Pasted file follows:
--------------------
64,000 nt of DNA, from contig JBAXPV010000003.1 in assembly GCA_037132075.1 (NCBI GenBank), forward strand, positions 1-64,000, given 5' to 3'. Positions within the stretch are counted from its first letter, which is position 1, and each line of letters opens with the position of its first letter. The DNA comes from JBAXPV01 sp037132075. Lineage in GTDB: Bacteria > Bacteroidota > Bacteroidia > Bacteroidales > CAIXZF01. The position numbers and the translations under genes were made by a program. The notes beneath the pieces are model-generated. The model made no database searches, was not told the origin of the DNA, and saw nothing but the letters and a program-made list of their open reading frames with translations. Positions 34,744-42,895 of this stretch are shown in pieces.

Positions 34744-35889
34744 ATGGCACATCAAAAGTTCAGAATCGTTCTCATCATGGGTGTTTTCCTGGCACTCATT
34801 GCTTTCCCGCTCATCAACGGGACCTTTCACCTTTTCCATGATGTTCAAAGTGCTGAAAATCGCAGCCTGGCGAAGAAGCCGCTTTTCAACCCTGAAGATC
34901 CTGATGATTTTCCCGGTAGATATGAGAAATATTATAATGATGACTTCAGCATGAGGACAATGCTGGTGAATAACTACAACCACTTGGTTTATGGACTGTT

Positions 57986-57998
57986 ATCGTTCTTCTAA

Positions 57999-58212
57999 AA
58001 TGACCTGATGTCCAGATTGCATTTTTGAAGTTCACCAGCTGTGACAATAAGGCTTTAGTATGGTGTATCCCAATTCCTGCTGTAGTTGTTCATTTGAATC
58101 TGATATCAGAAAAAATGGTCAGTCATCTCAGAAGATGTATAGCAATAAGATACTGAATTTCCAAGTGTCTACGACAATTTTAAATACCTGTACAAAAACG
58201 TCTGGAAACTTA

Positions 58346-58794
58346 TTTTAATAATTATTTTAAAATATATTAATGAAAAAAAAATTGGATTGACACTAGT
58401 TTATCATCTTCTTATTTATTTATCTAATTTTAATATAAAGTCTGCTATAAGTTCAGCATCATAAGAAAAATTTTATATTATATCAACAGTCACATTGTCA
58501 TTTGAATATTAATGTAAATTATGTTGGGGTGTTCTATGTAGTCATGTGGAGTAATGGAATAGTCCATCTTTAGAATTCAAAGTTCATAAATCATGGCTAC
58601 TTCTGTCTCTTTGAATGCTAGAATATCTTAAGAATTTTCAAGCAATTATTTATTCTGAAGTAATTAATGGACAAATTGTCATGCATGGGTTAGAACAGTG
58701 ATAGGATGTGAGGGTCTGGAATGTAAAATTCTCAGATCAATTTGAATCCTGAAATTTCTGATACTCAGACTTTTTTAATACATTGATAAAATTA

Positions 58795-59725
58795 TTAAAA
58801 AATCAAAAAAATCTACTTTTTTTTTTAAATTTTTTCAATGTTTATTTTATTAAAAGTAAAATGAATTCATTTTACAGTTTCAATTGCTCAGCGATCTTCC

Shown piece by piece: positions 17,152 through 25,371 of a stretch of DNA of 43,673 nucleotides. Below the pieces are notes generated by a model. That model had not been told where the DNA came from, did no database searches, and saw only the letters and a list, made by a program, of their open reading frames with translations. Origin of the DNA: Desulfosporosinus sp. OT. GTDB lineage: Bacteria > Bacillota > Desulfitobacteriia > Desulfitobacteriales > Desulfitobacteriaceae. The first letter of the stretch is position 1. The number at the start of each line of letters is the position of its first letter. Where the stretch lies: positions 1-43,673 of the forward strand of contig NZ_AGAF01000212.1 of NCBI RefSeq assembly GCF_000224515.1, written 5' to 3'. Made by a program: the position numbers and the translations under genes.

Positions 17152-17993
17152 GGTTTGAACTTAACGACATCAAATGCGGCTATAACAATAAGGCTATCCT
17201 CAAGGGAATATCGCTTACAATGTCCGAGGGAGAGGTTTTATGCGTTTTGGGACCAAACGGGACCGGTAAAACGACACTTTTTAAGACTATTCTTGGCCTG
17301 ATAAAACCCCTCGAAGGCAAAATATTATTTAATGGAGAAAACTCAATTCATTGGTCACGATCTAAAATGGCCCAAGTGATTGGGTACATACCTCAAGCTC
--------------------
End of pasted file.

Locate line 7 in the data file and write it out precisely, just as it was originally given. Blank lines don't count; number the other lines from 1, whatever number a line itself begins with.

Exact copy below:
57986 ATCGTTCTTCTAA